Diabetes and the Quantified Self: Hacking Hard, Fleshy Interfaces

Presentation at the AAG, Boston
scheduled on Friday, 4/7/2017 at 17:20 PM.

Session Title: Mobile bodies, technologies and methods: critical perspectives

Paper Abstract:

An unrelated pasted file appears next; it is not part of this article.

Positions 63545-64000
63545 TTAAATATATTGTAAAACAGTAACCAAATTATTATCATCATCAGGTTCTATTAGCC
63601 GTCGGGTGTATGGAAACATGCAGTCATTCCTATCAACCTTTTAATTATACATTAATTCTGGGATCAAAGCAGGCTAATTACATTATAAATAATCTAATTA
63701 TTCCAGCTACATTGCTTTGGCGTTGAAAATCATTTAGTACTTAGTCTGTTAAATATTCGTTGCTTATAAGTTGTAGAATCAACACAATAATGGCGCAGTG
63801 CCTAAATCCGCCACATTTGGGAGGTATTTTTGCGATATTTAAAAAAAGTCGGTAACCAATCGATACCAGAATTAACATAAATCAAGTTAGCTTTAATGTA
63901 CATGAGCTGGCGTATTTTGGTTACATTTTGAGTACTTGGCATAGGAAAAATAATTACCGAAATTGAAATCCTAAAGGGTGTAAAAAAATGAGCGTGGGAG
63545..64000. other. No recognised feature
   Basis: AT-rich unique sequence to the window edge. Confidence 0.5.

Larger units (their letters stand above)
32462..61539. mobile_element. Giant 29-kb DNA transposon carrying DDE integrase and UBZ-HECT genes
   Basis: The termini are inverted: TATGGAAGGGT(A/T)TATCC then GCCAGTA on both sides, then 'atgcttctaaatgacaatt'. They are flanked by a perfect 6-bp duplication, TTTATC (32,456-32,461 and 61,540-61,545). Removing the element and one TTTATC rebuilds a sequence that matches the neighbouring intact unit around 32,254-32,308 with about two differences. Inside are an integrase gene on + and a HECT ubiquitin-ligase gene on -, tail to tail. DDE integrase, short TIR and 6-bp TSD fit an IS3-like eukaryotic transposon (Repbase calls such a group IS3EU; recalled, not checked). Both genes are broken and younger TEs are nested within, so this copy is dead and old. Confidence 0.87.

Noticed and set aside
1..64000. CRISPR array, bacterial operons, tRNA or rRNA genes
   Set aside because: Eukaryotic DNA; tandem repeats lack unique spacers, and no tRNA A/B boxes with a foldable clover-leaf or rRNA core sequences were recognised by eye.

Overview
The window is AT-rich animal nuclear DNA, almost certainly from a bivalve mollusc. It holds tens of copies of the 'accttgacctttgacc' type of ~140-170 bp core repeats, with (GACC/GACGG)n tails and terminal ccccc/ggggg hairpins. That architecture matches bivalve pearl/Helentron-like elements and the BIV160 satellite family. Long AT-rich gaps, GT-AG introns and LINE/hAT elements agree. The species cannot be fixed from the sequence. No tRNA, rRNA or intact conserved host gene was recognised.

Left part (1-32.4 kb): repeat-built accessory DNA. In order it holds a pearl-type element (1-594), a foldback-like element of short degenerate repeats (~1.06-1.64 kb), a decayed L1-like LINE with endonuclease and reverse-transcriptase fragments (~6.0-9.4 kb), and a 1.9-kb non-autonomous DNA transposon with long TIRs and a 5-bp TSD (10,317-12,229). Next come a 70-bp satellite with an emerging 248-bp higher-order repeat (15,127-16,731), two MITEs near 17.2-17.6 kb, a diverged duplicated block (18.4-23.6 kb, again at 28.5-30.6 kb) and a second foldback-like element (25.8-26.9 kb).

The embodiment of surveillant technologies provides a means and site of production of data to be consumed by both the self and the medical gaze with physical and emotional consequences. Analyzing discourse on the subreddit r/diabetes, I examine assemblages of surveillant technologies that render an ever-increasing quantified self for those using insulin pumps and glucose monitors. Haraway (1990) brought cyborgs to the fore in the early 1990s and Lupton (2000) describes cyborgs “When hooked up to medical (and other) technologies, the patient’s body becomes a cyborg, a juncture of human flesh and machine” (p.56). Bodies are rendered regulatable through the use of embodied and disembodied technologies. People with any type of diabetes may be treated with insulin, which can be self-administered through multiple daily injections or through an insulin pump. Insulin pumps, as well as insulin, are proprietary. There is a growing do-it-yourself movement when it comes to hacking the cyborg self. Open source communities have made headway in generating new technology, reappropriating old devices or implementing everyday hacks of hardware and its fleshy interface (Forlano, 2016). Lupton (2016) describes these devices and data as intermingling within a data economy, which I argue in the case of diabetes are used in surveillance and the medical gaze. Devices used to manage diabetes quantify the self and datify the device user. These data as perceived by medical practitioners, family members, friends, strangers and last, but not least, the self can have significant effects on everyday life, socio-spatial relations and emotional health.

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